I cannot see the mountain any longer, only the light from the outdoor lamp. Out here in the wilderness I hear an owl. A butterfly ran into me today. Life in the wilderness means walks, walks to put out the fishing nets, to collect planks that have drifted to the shore, walks for their own sake, walks for talks, walks for silence, walks for slow thinking, for the prepping of ground for work, the walking of brain. I see my own reflection in the window pane clearly, I see an old big woolen sweater and unkempt hair. This is also me.

Most of the time I meditate on the opposite wall.

It is pink, with speckles.

I have looked at it so long I think it is a part of my heart.

But it flickers.

Faces and darkness separate us over and over.

These lines come from Sylvia Plath’s poem The Mirror, a poem I used in my first solo performance The Stars Are No Nearer, 35 years ago at the first Magdalena Project Festival in Cardiff, Wales. And they suddenly visit me here in the woods, by a reflection in the old window. How the mind works.

The good thing about the woods is a general lack of mirrors. The bad thing is scaring people who meet my hobbit-self that I have turned into in the last two years. Rarely do I meet people though. Staying warm and sane are the things that matter in this landscape. Being more still, more focused.

Same clothes for days, dry hands, knotted hair, happy grin. I am a wood owner. I own oaks, hazel, spruce, cherry trees, rowans, maple, birch, black alder, aspen, pines. I am rich. I dive into nature. I hear the birds singing, I see the small insects crawling, I see new small green plants sprout. All this growth is comforting; it is reassuring that new life is on its way. Here, in nature, COVID seems far away.

I write. Small scenes, small texts for performance, dialogues, letters, songs, I write to other groups and festival curators, I answer emails and give interviews, I do voice exercises on Zoom. Imagine. The Magdalena women meet on Zoom.

In the woods, there is mostly silence, and the big firm boulder opposite my window. Big, dark, chunky. Reliably firm. I need the large boulder, unrockably steady. Nature gives comfort, support, and hope.

 In 2021, our theatre had 163 performances and cancelled 47. Sixty-eight of the 163 were guest performances.

 Needing more strength, literally speaking. Lift stones. Pull weeds. Jump. Walk. Crawl. Hang. Fuck it.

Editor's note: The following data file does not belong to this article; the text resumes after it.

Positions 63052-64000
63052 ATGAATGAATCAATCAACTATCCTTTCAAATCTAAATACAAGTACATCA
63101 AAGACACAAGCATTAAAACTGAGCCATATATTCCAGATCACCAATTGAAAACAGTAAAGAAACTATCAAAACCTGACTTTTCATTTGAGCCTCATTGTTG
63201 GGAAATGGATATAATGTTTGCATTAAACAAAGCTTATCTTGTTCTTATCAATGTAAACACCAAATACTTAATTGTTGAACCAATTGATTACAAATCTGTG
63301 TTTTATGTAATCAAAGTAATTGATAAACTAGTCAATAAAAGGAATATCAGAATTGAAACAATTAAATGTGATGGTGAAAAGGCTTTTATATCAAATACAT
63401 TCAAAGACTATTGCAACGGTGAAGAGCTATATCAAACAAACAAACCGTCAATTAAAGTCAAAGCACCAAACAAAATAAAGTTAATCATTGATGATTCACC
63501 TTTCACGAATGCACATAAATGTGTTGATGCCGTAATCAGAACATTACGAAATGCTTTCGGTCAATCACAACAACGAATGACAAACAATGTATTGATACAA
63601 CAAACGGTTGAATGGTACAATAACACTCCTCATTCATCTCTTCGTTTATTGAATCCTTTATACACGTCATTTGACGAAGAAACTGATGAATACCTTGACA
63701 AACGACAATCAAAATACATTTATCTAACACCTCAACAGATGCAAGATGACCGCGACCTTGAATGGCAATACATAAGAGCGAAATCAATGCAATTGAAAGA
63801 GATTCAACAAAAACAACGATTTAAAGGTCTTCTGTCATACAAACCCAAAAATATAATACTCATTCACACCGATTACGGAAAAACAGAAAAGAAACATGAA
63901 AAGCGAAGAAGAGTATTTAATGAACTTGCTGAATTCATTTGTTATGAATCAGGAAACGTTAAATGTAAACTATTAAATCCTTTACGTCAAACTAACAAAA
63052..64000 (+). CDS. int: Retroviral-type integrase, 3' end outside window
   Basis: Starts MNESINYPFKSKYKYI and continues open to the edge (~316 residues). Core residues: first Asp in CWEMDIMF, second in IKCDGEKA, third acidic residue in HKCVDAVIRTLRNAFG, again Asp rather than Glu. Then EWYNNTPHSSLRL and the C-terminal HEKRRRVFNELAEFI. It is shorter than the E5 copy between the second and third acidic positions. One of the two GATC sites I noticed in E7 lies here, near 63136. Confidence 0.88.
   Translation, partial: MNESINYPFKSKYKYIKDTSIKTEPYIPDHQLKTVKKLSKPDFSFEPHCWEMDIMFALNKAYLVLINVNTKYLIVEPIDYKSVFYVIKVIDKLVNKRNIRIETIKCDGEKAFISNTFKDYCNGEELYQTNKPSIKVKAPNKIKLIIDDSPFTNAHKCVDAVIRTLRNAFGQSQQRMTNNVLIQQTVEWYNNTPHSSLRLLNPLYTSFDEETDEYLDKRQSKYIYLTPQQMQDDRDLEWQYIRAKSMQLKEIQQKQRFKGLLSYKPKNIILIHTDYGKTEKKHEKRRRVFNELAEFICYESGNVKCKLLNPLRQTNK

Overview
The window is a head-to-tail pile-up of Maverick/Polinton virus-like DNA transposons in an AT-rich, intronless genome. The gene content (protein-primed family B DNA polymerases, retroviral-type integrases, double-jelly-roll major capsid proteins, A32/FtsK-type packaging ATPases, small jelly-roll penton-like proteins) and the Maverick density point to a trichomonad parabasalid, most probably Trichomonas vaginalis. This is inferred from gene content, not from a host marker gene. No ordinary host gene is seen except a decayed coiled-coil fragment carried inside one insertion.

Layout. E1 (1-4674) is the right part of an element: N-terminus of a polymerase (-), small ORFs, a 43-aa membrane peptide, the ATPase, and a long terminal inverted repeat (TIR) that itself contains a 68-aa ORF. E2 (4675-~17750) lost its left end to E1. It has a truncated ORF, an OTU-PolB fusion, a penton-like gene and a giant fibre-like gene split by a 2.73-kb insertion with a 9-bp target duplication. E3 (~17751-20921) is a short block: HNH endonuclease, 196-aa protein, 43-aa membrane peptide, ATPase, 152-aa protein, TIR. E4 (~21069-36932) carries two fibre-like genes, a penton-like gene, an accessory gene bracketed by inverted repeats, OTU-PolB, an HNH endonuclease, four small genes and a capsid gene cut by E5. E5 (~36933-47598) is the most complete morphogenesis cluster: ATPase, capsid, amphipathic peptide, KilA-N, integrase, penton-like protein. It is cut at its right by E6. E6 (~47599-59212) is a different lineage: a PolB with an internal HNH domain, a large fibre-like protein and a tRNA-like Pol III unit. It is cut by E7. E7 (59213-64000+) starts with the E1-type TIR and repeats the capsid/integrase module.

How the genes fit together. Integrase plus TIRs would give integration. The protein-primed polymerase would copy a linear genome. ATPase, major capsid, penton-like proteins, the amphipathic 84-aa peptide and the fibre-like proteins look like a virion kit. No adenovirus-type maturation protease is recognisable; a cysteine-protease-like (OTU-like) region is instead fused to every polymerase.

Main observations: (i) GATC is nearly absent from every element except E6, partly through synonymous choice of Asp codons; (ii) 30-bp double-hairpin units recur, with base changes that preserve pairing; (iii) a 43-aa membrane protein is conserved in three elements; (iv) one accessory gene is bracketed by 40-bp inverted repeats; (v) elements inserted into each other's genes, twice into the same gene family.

A new silent morning. The landscape is greyish, there is no shimmer. The day has not yet broken. Yesterday came with sun and I took off one coat and sweater after the other. I was hacking away at some soil, to get a place to sit and see the fjord. The earth was full of stones: I loaded the wheelbarrow twice with the stones and twice with earth and twigs and grass, old dry grass. I was so sweaty that a bath in the sea suddenly seemed tempting. A sea-bath in March!

My husband and I warmed our old bathrobes and walked very determinedly down to the sea. Every step had to be convincing otherwise it was too easy to halt the mission. Directly on to the spot where we can slip into the water, off with our clothes, we slid into the water, and we were up again before you knew it, up again with a speed you would not know you had, and with an ugly scream coming out of our mouths. But, there we were, grinning, drying, very proud of ourselves and with this tingling sensation from top to toe, the tingling that makes it all worth it. COVID! You cannot take it all from me! Here I am, performing.

Our theatre company have been all right. We still receive our funding, we are just not allowed to do our work. But our large group of freelancers are the ones in a much more critical situation. What we cancel as a theatre we could compensate for, but they are in another catch-22 situation, because if you had a low income before COVID, your compensation during the pandemic would be nil.

Clothes on, time to draw the net. We got fish, we got one illegal trout!

Days go by. Our society opens. We close, then open a bit, and close even more. How closed can we be? Here, out in nature, it is the same. No opening hours, no closing time. Birds start up the morning concert. Just for us, all for free. No log in, no invitation, no code. No fee.


Both in 2020 and in 2021, we were allowed to perform our city walks – ‘Stedsans’ – to only limited audience numbers. Being outdoors, it became a COVID friendlier alternative performance.

The chaffinch has both the long calling signal I have learned to recognize, and also another singing meant to say, ‘Hey! Do not come too close, I am in charge here’. This call is so different that I thought it was another bird. It must be a much bigger one, I thought. Birds are everywhere, they fly where they want, sing all day long, do not wear a mask. They call. They remind. They answer.

Our theatre has been making radio plays, digital sessions of childrens’ theatre. We have made video films, read poetry illustrated with photographs from the performance. We have made a new sound studio. We have made podcasts, we have written and created workshops for new writing, in new digital sessions. Our theatre space has become a film studio. Our audience feel far away. We have managed. As a colleague, used to performing on tour, often twice a day for a couple of hundred of children said: ‘Mention the phrase digital theatre one more time, and I will throw up!’

The oak trees have grown since I came here the first time. They were giants already then. They seem to grow up into the sky. In the night, their sharp black contours against the purple–blue sky make for a dramatic backdrop.

Under the evening sky, under the oak trees am I, still, watching. Then, it gets dark and I can see nothing any more.

Published in Contemporary Theatre Review, 2023